So here we are, in the second half of Isaiah where the people of Israel are given an announcement of hope. Exile is over! Revisit Bethany’s post from yesterday and watch the Bible Project video on this if you didn’t yesterday, they are so helpful! (I swear we aren’t sponsoring them, we just love their work…) I gain so much more understanding of God’s word when I’m reading it in context. ANYWAY, back to the chapters:
This jumped out to me today:
“Who has stirred up this king from the east, rightly calling him to God’s service? Who gives this man victory over many nations and permits him to trample their kings underfoot? 41:2
This ‘king from the east’ is Cyrus II of Persia, who will become king within a century, conquer Babylon and help release the exiled Jews and bring them back to Jerusalem. God, sovereign over world politics, uses a pagan ruler to execute his plan. God is exceedingly sovereign over the hands of man, no matter their earthly position. (Good news for all: the American presidential election doesn’t impact God’s standings.)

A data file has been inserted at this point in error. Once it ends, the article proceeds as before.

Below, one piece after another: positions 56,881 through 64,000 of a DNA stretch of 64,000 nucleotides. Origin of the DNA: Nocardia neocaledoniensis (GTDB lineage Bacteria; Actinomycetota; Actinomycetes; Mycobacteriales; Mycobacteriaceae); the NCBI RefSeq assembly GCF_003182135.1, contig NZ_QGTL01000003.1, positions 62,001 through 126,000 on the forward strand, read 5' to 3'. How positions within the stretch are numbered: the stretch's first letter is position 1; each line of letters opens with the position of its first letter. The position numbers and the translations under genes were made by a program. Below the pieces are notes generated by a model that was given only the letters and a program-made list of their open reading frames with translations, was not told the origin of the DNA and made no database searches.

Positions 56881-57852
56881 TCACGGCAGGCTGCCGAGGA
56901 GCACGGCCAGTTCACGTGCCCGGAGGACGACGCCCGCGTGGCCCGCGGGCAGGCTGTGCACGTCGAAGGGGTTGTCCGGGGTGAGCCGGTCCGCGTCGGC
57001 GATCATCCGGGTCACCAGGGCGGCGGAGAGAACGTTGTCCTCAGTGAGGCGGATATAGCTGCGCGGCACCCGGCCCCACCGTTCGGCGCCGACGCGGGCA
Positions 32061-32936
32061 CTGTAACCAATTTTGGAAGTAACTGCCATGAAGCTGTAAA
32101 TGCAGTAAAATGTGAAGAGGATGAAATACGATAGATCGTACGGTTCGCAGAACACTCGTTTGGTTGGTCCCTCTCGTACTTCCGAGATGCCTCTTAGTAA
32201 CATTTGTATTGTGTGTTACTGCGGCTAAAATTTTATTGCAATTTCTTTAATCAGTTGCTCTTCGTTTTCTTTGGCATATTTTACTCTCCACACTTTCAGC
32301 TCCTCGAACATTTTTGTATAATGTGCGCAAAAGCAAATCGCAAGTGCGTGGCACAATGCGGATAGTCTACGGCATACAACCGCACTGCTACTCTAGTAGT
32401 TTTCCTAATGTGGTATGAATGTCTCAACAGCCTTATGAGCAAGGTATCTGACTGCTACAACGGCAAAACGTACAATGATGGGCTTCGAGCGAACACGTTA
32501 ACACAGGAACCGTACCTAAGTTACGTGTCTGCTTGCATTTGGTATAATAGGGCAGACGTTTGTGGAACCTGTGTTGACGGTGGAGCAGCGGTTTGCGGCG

“Who has done such mighty deeds, summoning each new generation from the beginning of time? It is I, the Lord, the First and the Last. I alone am he.” 41:4
I love what my commentary has to say about this verse: “Each generation gets caught up in its own problems, but God’s plan embraces all generations. When your grandparents lived, God worked personally in the lives of his people. When your great-grandchildren live, God will still work personally in the lives of his people. He is the only one who sees 100 years from now as clearly as 100 years ago. When you are concerned about the future, talk with God, who knows the generations of the future as well as he knows the generations of the past.”
If you want a good perspective shaper: talk to someone from an older generation. Grab a grandparent or an older friend at church and get them talking about what they’ve seen God do over their lifetime. It’s humbling, encouraging and life-giving to everyone involved.